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Photo: Man moving a robotic arm with his mind; Copyright: College of Science and Engineering

How people can control a robotic arm with only their minds


Researchers at the University of Minnesota have made a major breakthrough that allows people to control a robotic arm using only their minds. The research has the potential to help millions of people who are paralyzed or have neurodegenerative diseases. The study is published online in "Scientific Reports", a Nature research journal.
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Photo: Researchers in a laboratory; Copyright: Marit Mitchell / U of T Engineering

Skin cells 'crawl' together to heal wounds treated with unique hydrogel layer


Time may not heal all wounds, but a proprietary mix of peptides and gel developed by U of T Engineering researchers heals most. A team led by Professor Milica Radisic has demonstrated for the first time that their peptide-hydrogel biomaterial prompts skin cells to "crawl" toward one another, closing chronic, non-healing wounds often associated with diabetes, such as bed sores and foot ulcers.
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Hispanic adults with diabetes could benefit from peer support interventions


Diabetes is a global health problem that disproportionally affects individuals of ethnic and racial minorities. Minorities are more likely to experience complications from the disease, and the death rate from diabetes among Hispanics is 50 percent higher than non-Hispanic whites, according to the U.S. Department of Health and Human Services Office of Minority Health.
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Photo: An old man from behind, climbing stairs; Copyright: Bach

Alzheimer's: Targeted preventive measures for hip fracture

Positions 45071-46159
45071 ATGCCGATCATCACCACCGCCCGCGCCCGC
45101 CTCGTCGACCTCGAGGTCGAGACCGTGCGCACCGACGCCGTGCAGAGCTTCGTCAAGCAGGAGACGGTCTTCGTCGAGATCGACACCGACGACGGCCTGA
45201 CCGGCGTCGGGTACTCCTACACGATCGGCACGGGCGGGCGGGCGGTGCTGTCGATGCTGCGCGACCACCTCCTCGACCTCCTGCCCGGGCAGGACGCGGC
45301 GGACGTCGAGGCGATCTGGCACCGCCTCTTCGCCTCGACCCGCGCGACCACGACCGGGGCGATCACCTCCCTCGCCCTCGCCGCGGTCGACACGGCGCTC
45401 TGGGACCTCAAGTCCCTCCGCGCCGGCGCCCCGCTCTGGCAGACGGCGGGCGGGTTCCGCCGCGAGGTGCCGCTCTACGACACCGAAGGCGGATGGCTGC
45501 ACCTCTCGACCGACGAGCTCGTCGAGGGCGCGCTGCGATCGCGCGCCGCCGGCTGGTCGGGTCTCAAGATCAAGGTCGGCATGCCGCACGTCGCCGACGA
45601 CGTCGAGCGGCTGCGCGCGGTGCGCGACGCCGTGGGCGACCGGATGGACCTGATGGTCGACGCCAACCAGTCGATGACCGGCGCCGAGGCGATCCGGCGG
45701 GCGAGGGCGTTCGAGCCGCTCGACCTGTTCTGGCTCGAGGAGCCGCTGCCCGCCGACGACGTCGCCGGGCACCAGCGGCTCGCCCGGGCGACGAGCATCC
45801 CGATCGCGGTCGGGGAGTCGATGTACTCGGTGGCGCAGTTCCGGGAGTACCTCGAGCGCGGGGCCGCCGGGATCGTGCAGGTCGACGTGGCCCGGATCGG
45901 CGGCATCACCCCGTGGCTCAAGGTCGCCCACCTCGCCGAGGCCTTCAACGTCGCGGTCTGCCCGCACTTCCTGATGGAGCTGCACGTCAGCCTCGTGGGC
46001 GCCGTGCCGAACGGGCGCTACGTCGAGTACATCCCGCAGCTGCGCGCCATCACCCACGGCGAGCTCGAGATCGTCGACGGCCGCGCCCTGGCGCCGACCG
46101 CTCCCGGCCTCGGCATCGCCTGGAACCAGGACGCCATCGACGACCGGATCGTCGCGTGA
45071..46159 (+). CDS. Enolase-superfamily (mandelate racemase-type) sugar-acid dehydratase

The hip fracture risk factors are generally similar among those with and without Alzheimer's disease, according to a recent study from the University of Eastern Finland. However, the incidence of hip fracture is higher among those with Alzheimer's disease, regardless of other characteristics.
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Photo: Alpha cell; Copyright: Cell Press

Breakthrough in diabetes research: Cells produce insulin instead upon artemisinin treatment


FDA-approved artemisinins, since decades used to treat malaria, transform glucagon-producing alpha cells in the pancreas into insulin producing cells – thereby acquiring features of beta cells, the cell type damaged in type 1 diabetes.
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Complications of type 2 diabetes affect quality of life


T2D Lifestyle, a national survey by Health Union of more than 400 individuals living with type 2 diabetes (T2D), reveals that patients not only struggle with commonly understood complications, but also numerous lesser known ones that people do not associate with diabetes.
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Psychological well-being and physical activity in older adults


Chapman University publishes research on psychological well-being and physical activity in older adults. They have found an associations between psychological well-being and physical activity in adults ages 50 and older.